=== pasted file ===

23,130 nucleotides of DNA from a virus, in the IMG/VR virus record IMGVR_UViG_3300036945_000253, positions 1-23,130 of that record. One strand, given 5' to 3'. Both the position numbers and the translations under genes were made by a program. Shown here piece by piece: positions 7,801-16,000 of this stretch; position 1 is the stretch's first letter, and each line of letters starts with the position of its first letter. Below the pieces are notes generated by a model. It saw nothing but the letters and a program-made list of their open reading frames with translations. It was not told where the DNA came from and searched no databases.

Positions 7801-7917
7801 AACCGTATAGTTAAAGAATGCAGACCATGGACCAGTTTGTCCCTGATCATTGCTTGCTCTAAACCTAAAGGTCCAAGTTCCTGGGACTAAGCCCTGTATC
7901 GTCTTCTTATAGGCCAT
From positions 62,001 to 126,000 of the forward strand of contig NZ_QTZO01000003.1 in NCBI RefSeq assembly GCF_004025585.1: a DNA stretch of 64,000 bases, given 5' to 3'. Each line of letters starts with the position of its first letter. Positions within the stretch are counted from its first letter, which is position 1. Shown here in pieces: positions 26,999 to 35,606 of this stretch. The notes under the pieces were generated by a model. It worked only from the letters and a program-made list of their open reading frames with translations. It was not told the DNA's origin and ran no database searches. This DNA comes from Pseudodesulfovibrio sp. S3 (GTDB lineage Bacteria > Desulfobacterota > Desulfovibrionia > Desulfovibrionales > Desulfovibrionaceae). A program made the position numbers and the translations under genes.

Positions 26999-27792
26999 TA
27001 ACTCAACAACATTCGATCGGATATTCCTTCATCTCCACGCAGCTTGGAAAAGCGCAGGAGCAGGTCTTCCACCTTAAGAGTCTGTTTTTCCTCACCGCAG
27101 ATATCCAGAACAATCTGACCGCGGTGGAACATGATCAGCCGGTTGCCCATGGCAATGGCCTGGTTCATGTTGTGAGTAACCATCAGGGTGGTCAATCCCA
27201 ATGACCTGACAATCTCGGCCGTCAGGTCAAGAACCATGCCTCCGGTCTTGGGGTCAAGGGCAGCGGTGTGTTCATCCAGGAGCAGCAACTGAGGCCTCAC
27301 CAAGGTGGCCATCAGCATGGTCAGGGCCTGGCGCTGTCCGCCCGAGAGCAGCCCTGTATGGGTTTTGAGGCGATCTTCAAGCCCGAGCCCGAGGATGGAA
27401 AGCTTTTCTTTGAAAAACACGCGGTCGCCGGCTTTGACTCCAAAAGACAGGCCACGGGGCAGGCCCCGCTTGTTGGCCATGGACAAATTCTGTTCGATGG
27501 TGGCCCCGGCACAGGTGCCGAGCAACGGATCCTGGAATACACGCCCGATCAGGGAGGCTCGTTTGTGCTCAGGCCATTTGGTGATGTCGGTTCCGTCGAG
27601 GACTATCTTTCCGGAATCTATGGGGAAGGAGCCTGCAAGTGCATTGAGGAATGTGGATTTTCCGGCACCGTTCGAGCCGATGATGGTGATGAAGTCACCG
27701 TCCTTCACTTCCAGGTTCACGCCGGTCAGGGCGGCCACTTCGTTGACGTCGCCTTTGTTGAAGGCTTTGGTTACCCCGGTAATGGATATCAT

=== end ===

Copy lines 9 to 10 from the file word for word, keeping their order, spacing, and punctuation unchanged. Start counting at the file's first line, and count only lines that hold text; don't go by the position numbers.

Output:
27101 ATATCCAGAACAATCTGACCGCGGTGGAACATGATCAGCCGGTTGCCCATGGCAATGGCCTGGTTCATGTTGTGAGTAACCATCAGGGTGGTCAATCCCA
27201 ATGACCTGACAATCTCGGCCGTCAGGTCAAGAACCATGCCTCCGGTCTTGGGGTCAAGGGCAGCGGTGTGTTCATCCAGGAGCAGCAACTGAGGCCTCAC